Simple antenna characterisation using multiple VNAs: Page 5 of 7

May 25, 2017 // By Ing. C. Culotta-Lopez, Dipl.-Ing. T. Dallmann, IHF RWTH, Aachen, Germany and Dipl.-Ing. F. Gerhardes, Anritsu, Germany
This article shows how a set of two single-port vector network analysers (VNAs) that can be remotely operated via a LAN interface can be used for low-cost scalar transmission measurements for simple antenna characterisation. Practical results are included to show how antenna pattern and antenna gain measurements can be carried out with a very limited investment.

Outdoor antenna ranges

Antenna measurement sites or antenna ranges can be categorised as outdoor ranges or indoor ranges (anechoic chambers). According to the principle of measurement, they can also be categorised as reflection ranges, free-space ranges, and compact ranges. For this type of project, a reflection-free propagation free-space range like the so-called elevated or slanted range is applicable.

For measurements, the antenna is placed at the Fraunhofer distance, which approaches far-field conditions. Separating the antenna under test and the instrumentation antenna by this distance reduces the phase front variation of the received wavefront enough for a plane wave approach.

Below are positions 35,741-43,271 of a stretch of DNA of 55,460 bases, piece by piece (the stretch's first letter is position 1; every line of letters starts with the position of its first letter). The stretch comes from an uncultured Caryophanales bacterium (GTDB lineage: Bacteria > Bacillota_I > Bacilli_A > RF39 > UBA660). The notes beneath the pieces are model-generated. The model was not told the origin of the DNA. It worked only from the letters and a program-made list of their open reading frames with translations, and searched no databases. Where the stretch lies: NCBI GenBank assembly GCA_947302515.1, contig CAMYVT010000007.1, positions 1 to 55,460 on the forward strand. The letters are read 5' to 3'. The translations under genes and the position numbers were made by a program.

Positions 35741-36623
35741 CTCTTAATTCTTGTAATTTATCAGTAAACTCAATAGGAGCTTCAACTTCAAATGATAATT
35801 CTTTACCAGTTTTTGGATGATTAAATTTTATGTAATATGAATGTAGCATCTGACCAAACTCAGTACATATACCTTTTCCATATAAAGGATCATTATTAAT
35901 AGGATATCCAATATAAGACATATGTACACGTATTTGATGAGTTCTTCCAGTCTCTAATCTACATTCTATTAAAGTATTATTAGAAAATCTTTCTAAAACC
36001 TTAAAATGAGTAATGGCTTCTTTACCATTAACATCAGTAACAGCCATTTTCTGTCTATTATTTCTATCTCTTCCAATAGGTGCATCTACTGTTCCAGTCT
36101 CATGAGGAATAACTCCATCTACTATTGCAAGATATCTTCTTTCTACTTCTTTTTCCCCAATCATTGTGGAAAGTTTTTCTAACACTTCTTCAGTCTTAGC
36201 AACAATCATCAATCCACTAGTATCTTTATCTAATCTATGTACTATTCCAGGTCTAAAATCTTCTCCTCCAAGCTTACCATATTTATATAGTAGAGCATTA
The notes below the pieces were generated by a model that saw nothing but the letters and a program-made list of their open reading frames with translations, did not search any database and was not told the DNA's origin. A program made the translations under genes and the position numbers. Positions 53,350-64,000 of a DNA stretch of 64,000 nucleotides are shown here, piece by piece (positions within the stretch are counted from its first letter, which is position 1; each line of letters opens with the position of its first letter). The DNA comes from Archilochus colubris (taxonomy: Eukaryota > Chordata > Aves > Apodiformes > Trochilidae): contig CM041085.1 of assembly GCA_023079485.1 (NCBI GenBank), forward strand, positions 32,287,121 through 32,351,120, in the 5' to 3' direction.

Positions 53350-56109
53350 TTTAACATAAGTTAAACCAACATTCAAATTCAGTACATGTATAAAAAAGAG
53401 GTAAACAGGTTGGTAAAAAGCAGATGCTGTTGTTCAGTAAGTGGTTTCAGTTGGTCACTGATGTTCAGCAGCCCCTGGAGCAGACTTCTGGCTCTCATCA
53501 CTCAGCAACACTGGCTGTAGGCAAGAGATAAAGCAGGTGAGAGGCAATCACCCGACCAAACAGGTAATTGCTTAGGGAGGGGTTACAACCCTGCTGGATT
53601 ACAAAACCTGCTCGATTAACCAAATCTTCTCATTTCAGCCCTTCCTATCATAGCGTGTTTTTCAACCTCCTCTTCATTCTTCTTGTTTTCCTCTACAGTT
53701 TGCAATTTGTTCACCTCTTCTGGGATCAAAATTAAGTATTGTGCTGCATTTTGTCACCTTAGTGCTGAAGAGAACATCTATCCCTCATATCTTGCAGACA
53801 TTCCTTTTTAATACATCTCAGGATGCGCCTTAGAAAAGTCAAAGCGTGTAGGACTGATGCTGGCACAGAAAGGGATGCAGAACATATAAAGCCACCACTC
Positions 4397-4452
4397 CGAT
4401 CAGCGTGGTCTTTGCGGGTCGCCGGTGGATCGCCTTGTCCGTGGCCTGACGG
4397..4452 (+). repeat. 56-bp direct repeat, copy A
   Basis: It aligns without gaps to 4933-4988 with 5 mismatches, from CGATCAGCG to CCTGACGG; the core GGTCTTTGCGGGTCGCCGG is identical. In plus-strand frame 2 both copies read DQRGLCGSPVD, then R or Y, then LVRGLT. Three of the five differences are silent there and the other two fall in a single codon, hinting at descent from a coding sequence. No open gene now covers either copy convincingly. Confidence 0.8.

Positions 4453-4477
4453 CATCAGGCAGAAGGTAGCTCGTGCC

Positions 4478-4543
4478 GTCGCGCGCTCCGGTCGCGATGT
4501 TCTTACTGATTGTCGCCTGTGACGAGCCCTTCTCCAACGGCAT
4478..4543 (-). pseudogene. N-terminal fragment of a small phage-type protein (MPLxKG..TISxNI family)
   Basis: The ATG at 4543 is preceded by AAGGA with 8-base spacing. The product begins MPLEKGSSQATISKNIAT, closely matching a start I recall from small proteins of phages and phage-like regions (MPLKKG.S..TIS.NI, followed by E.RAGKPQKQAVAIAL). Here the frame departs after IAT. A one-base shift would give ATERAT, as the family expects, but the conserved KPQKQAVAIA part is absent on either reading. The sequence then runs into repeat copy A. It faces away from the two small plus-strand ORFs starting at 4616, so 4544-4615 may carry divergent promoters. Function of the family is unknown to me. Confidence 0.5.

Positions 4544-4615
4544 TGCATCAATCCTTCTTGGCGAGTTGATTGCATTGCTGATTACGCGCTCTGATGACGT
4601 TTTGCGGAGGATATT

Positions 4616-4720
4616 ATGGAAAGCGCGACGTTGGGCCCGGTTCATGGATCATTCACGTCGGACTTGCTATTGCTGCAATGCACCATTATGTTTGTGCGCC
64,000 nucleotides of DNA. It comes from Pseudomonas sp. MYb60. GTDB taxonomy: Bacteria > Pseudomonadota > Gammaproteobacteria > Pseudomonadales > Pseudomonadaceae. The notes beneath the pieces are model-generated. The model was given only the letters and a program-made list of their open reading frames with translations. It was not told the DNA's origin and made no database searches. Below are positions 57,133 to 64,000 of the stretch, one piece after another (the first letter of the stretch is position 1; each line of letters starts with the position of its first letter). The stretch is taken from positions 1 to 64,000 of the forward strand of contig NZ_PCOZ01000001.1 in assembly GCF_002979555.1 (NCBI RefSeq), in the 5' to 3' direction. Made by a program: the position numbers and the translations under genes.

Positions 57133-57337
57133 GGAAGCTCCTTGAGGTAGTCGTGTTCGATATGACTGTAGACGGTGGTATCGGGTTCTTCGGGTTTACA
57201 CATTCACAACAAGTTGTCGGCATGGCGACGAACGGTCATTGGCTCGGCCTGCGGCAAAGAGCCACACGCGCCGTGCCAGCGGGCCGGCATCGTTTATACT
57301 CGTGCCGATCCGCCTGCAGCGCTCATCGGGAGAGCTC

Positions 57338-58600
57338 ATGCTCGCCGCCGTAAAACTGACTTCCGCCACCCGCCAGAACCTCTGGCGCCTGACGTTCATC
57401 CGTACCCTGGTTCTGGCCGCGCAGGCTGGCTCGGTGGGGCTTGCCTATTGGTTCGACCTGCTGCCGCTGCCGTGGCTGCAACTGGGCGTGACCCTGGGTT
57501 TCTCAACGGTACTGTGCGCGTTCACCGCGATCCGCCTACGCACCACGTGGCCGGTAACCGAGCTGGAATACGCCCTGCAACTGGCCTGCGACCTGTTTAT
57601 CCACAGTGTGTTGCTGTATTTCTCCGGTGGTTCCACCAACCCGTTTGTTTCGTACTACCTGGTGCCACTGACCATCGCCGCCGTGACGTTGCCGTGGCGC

Antenna test setup

Based on the given outdoor environment, a slanted range was adapted based on an equilateral triangle having a side length of 10.35 m with the antenna under test located at the downhill apex. One of the single-port VNA modules was directly connected to the USLP 9143 log-periodic antenna, which was installed on a Zaber rotary stage, and the other was connected to a tripod-mounted TDK precision log-periodic antenna (acting as the illuminator), also fixed on a tripod.

The aim was to verify antenna pattern and gain at four individual frequencies: 700, 800, 1000 and 2000 MHz.

The antenna under test was mounted in the apex of the triangle, with the “illuminator” on one opposing side and a standard gain horn antenna on the other. This arrangement ensures that no mechanical changes are required for the later planned gain measurements. The distance and therefore the free space loss (FSL) is constant and just a re-alignment with a laser is necessary to switch from antenna pattern to antenna gain measurements.

A MATLAB script was used to control the ShockLine VNA modules through the ShockLine GUI software and the Zaber stepper motor.

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